WEEKLY COMMODITY CHARTBOOK

Commodities are generating a lot of attention in the capital markets at the moment as the dollar gains.  Corn and wheat gained on the week even as the dollar strengthened.  Chicken wing prices continue to head higher.

 

STOCK THOUGHTS

 

Chicken Wings – BWLD

 

We have been highlighting our short thesis on BWLD for some time.  Based on our analysis, we think the stock could go to $45.  Chicken Wing prices broke through $1.40 this past week for the first time since 2Q10.  Now up almost 20% year-over-year, the increase in wing prices is having an impact on price action in the stock and – we believe – our thesis is gaining credibility as investors realize that a selling food cheaply in an inflationary environment is not a sustainable strategy for restaurant companies.  Olive Garden’s recent results proved to be the catalyst for BWLD but we believe that sentiment has further to fall and some difficult quarters, particularly 1Q12, lay ahead.

 

SUPPLY: Supply continues to contract in the chicken industry.  For the week ended December 3, commercial hatcheries represented in the 19 state weekly USDA data saw egg sets decline ~6% on a trailing six-week basis.  Production in the industry will continue to contract, year-over-year, for some time as the industry seeks to find its feet after a disastrous year. 

 

DEMAND:  As demand from food service companies for chicken strengthens (high beef costs), we expect prices to continue higher. 

 

Below we are including a long term chart of chicken wing prices.  The current spike in wing prices may correct at some point, but the overall trend could continue much higher given the right fundamentals. 

 

WEEKLY COMMODITY CHARTBOOK - wing long term

 

 

BEEF – WEN, TXRH, JACK, CMG

 

Beef prices remain elevated despite the decline over the last week.  Much of the recent correction in beef prices, it seems, has been related to concerns around the economic crisis in Europe.  For WEN, TXRH, JACK, CMG and others, high beef prices represent a concern for business trends today and in 2012.  While some substitution is likely to bolster chicken prices and slow the increase in beef prices, we believe that beef prices are likely to remain elevated for at least the first half of 2012 absent a massive economic slowdown.  

 

SUPPLY: The supply picture is bullish for prices as the number of cattle sent to feedlots for fattening fell for the second consecutive months month during November as corn prices continue to pose a hurdle for processors’ profitability.  The impact of the drought in Texas and some surrounding states will also have an impact on supply as farmers try to increase the size of their now-depleted herds.

 

DEMAND:  October was another excellent month for domestic pork and beef exports, according to the USDA.  With two months to spare, pork and beef exports for 2011 hit a new record of $4.93 billion and $4.49 billion, respectively.   Beef exports are increasing to all regions of the world.  Over the longer term, The United Nations’ Food and Agriculture Organization said that it expects global meat consumption to jump almost 73% by 2050 as populations and incomes grow.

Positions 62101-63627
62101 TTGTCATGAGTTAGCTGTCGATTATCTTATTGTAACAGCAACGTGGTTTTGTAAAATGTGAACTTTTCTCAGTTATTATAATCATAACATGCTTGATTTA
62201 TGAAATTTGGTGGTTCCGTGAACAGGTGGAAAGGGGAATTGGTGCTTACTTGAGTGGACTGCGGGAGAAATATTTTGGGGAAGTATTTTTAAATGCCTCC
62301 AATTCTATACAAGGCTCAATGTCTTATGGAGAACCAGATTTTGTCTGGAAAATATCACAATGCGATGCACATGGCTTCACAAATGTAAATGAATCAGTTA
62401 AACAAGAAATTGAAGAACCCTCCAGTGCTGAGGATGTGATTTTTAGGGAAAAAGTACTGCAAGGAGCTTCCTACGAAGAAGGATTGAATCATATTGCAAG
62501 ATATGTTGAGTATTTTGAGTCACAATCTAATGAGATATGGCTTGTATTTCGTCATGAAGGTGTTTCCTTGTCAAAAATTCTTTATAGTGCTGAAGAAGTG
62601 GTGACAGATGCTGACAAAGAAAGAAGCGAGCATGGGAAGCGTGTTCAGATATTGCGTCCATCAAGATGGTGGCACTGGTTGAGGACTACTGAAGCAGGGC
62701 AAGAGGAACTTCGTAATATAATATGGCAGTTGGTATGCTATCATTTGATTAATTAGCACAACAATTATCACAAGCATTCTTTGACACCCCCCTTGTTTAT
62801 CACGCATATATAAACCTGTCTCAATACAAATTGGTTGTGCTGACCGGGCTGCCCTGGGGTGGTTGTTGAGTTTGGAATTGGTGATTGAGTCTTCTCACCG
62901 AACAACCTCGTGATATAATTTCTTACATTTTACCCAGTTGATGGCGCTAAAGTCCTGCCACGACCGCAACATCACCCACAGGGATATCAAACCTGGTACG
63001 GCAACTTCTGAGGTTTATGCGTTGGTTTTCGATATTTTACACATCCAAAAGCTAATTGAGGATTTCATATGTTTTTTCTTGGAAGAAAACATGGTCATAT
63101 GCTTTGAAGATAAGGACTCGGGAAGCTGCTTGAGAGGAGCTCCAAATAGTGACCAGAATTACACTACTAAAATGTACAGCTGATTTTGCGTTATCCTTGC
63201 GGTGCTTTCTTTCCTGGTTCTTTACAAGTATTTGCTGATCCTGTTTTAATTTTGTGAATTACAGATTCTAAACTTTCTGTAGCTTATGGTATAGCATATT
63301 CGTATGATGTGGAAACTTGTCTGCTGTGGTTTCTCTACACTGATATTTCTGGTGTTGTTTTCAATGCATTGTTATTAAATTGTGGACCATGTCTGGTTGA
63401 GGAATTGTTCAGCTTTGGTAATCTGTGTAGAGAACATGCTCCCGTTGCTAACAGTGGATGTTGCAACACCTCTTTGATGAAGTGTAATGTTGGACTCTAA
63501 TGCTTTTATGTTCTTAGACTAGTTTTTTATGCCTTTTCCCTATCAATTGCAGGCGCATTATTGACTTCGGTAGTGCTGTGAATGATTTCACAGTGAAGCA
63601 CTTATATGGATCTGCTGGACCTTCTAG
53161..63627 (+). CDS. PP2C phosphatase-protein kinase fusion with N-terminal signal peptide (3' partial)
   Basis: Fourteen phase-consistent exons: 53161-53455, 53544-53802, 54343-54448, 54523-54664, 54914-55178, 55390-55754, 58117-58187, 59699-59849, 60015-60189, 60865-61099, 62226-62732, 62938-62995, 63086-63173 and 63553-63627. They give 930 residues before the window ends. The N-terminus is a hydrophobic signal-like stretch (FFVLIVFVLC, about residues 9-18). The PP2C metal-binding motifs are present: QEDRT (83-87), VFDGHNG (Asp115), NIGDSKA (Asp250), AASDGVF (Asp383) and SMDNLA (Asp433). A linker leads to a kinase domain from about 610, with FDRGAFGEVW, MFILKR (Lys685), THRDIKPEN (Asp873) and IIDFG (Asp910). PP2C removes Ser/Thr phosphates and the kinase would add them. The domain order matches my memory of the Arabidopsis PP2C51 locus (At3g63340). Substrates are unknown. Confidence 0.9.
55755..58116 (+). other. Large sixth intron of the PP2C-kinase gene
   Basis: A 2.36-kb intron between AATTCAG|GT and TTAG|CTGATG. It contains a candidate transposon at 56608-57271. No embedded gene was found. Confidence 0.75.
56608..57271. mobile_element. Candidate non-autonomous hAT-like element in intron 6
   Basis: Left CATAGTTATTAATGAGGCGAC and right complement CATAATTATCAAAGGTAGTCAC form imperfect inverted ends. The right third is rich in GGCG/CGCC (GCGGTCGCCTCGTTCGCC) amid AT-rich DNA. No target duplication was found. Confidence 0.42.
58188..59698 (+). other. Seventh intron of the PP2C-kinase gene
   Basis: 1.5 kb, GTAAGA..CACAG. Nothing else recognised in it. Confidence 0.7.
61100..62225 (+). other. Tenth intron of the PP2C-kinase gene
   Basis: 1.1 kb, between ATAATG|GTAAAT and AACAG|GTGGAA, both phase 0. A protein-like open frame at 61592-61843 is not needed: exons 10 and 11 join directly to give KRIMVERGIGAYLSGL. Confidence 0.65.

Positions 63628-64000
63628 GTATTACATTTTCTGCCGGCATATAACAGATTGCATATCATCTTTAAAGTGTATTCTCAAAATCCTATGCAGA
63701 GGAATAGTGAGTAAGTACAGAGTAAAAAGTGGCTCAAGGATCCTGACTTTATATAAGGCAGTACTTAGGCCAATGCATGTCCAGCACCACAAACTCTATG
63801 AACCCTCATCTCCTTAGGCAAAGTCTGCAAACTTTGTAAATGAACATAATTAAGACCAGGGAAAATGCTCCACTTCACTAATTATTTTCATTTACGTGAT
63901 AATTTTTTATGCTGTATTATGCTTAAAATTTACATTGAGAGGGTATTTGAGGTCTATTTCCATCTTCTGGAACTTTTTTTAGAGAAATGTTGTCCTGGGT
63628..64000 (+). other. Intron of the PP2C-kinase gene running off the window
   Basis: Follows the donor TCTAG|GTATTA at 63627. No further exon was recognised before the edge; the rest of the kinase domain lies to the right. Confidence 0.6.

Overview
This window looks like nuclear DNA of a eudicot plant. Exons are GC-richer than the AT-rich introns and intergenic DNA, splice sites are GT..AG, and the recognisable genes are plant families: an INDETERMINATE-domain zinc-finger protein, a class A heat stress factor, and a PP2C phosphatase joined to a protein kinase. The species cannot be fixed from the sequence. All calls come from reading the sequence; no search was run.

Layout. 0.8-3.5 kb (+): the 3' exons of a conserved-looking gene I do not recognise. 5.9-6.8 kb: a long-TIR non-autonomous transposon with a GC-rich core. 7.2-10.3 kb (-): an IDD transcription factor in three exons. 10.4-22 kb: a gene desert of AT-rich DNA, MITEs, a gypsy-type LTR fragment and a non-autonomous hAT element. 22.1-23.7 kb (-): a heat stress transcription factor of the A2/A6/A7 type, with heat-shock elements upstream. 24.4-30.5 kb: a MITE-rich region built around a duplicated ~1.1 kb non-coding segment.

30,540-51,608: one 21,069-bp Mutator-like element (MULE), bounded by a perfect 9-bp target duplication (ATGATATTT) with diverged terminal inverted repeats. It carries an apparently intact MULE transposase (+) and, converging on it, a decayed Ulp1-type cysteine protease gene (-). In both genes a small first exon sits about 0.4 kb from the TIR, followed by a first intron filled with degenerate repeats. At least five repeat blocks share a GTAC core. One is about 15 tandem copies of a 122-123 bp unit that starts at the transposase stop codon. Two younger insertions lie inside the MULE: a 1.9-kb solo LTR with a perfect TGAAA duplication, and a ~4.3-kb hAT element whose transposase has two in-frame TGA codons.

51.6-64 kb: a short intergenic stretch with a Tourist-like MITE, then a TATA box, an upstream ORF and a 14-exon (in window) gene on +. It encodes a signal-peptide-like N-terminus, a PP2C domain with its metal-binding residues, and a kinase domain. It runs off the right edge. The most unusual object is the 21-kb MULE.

GRAINS

 

Corn and wheat prices moved lower on the week as concerns around the European crisis persist.  For the restaurant industry, and the broader food industry, corn prices are a key factor in driving input costs.

 

SUPPLY: Last Friday, the USDA World Agriculture Supply and Demand Estimates led grain prices lower on higher global inventories before the 2012 harvest.   Wheat stockpiles are expected to rise to the highest level since 2000 before next year’s harvest and China’s corn harvest is also expected to be a record crop.

 

DEMAND:  Slowing exports are persuading some that there is further ground to give up.  Corn seems to be the primary target of the grain bears as feed wheat has become far cheaper than feed corn.  In October, corn exports decreased 9% versus the year prior.  In addition, some analysts are anticipating that hog and chicken producers may use more soybean meal in feed rations due to its relative price versus corn being at its cheapest in more than five years.  This strategy’s effectiveness may fade, however, as weather in South America could bring soybean prices higher in 2012.

 

 

WEEKLY COMMODITY CHARTBOOK - commod

 

 

CORRELATION TABLE

 

WEEKLY COMMODITY CHARTBOOK - correl

 

 

CHARTS

 

Coffee

 

WEEKLY COMMODITY CHARTBOOK - coffee

 

 

Corn

 

WEEKLY COMMODITY CHARTBOOK - corn

 

 

Wheat

 

WEEKLY COMMODITY CHARTBOOK - wheat

 

 

Beef

 

WEEKLY COMMODITY CHARTBOOK - beef

 

 

Chicken – Whole Breast

 

WEEKLY COMMODITY CHARTBOOK - chicken whole breast

 

 

Chicken Wings

 

WEEKLY COMMODITY CHARTBOOK - chicken wings

 

 

Cheese

 

WEEKLY COMMODITY CHARTBOOK - cheese

 

 

Milk

 

WEEKLY COMMODITY CHARTBOOK - milk

 

 

Howard Penney

Managing Director

 

Rory Green

Analyst


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